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How does one come up with the DAG for a structural causal model from observational data?
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The construction of DAGs mainly relies on expert knowledge of how variables/sets of variables are related. In other words, DAGs are used to encode the expert's a priori assumptions about relationships between and among variables in causal structures. Using directed edges and nodes, an expert can visually represent their beliefs of the causal relationships between variables.

The first step in creating a causal DAG is to diagram the investigators' understanding of the relationships and dependencies among variables. Construction of DAGs should not be limited to measured variables from available data; they must be constructed independent of available data and of background knowledge of the causal network linking treatment to the outcome.

The most important aspect of constructing a causal DAG is to include on the DAG any common cause of any other two variables on the DAG. Variables that only causally influence one other variable (exogenous variables) may be included or omitted from the DAG, but common causes must be included for the DAG to be considered causal.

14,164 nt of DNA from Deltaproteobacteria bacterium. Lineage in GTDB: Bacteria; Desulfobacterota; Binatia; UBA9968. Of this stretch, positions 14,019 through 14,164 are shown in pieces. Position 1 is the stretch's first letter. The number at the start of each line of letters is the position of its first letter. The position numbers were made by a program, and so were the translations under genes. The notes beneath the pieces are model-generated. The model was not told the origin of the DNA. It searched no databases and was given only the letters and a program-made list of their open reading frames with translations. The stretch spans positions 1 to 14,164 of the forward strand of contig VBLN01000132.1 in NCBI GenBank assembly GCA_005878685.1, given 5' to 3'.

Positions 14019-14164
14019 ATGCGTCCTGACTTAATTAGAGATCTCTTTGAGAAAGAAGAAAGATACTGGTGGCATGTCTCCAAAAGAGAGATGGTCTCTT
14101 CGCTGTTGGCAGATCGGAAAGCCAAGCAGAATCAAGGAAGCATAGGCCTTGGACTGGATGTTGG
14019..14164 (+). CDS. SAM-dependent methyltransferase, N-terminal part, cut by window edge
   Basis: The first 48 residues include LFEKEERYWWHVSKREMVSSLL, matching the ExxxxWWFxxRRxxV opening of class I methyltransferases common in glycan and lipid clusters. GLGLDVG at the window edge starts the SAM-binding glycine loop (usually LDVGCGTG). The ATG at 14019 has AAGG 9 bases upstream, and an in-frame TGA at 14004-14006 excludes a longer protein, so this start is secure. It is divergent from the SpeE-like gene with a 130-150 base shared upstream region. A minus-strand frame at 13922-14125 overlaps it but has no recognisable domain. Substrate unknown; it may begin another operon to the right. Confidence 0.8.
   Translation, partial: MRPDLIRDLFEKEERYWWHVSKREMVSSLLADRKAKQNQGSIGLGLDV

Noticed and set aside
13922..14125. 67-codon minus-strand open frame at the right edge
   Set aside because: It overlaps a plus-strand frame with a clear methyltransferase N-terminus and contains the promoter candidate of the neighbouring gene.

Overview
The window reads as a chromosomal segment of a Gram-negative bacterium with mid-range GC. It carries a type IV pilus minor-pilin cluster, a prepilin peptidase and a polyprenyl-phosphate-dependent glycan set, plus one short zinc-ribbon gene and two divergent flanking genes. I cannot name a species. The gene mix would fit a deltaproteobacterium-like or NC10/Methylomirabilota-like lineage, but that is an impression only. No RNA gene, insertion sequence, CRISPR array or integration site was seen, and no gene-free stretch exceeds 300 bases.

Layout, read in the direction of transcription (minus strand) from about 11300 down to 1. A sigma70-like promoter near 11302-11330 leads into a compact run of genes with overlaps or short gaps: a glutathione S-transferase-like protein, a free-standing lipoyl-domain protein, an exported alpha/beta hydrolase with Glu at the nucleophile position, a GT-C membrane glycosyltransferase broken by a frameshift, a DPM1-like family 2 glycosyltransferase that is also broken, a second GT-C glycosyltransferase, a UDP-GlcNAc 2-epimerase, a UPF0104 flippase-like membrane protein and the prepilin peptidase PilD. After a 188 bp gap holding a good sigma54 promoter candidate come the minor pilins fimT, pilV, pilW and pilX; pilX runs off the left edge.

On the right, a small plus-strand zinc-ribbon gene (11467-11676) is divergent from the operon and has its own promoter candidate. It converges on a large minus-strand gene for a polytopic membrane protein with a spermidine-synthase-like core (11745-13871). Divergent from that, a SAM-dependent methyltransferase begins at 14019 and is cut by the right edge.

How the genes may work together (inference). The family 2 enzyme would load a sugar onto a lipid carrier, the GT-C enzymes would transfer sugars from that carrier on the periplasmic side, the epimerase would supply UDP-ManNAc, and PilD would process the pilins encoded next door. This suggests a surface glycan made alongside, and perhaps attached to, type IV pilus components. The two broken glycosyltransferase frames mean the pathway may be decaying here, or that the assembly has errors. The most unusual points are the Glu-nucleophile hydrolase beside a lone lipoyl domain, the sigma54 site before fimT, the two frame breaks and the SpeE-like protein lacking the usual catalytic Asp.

The absence of any path between two nodes in a DAG indicates that the variables are not causally related (i.e., that manipulation of one variable does not cause a change in the value of the other variable).

Investigators may not agree on a single DAG to represent a complex clinical question; when this occurs, multiple DAGs may be constructed and statistical associations observed from available data may be used to evaluate the consistency of observed probability distributions with the proposed DAGs. Statistical analyses may be undertaken as informed by different DAGs, and the results can be compared.

Source: Sauer B, VanderWeele TJ. Use of Directed Acyclic Graphs. In: Velentgas P, Dreyer NA, Nourjah P, et al., editors. Developing a Protocol for Observational Comparative Effectiveness Research: A User's Guide. Rockville (MD): Agency for Healthcare Research and Quality (US); 2013 Jan. Supplement 2. Available from:
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